Excessive mobile phone use linked to brain cancer
Making more than 15 hours of mobile telephone calls a month makes you three times more likely to develop brain cancer, according to new research.
Scientists from Bordeaux University in France claim that sales and business professionals are the most at risk, as they are more likely to travel, and so will rely on their mobiles to communicate with bosses and clients on a regular basis.
These conclusions were drawn from a study of brain tumours - 253 cases of glioma and 194 cases of meningioma - that were reported in four French departments between 2004 and 2006.
Researchers matched these patients with healthy members of the public in a bid to spot any differences between the two groups.
It was found that there was a significant risk among those who used their phone on a number of occasions, compared to those who used it far less.
On average, people will spend around two and a half hours each month talking on their mobile phones, yet there are those who clock up to around 900 hours during the course of their career.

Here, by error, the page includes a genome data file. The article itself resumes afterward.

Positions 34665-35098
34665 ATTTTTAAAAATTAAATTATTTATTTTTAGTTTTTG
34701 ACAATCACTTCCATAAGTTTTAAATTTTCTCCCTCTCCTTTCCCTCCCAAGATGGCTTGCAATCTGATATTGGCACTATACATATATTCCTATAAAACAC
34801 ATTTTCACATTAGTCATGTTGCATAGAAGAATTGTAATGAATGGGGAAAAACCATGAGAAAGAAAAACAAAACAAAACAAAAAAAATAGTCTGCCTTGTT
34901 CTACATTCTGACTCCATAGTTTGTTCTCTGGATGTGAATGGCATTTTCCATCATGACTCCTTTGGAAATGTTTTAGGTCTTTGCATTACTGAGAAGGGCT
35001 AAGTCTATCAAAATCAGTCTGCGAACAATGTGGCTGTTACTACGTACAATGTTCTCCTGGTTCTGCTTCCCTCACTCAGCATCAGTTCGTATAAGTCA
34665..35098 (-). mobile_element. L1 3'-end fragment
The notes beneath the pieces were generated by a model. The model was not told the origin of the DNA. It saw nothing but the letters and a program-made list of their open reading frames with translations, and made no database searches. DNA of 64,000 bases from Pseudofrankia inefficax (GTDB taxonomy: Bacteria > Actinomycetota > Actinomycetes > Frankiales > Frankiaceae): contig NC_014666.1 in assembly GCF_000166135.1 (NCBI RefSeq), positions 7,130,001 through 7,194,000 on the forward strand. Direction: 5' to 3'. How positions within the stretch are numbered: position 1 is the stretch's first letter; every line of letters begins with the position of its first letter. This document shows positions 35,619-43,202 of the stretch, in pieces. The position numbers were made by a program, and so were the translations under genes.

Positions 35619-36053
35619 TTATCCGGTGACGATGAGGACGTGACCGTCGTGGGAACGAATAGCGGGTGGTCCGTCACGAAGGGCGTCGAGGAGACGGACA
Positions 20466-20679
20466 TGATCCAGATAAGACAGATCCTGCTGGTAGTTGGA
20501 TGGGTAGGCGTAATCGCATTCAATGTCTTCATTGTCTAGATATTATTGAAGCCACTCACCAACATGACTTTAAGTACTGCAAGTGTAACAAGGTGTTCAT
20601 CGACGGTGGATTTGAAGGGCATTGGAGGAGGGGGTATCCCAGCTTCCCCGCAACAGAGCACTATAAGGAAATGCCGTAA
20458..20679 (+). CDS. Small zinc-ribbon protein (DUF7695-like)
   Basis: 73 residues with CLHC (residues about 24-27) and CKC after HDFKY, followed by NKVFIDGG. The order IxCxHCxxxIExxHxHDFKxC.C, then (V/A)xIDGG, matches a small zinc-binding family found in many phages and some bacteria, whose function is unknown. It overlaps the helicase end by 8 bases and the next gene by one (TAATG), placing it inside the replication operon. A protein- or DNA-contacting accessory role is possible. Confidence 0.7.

This new research has served to reinforce the dangers associated with too much mobile phone use, and French pressure groups are now calling for tougher rules to regulate exposure to electromagnetic waves.
Despite growing concern, Roger Salamon, of the ISPED institute which carried out the research, is adamant there is little need to worry - especially as mobile phone technology is constantly evolving.
"There is no reason to panic. This does not mean that everyone who makes a call with a mobile phone is going to get a brain tumour," he said.
"The rapid evolution of technology has led to a considerable increase in the use of mobile phones and a parallel decrease of [radiowave intensity] emitted by the phones. Studies taking account of these recent developments and allowing the observation of potential long-term effects will be needed."
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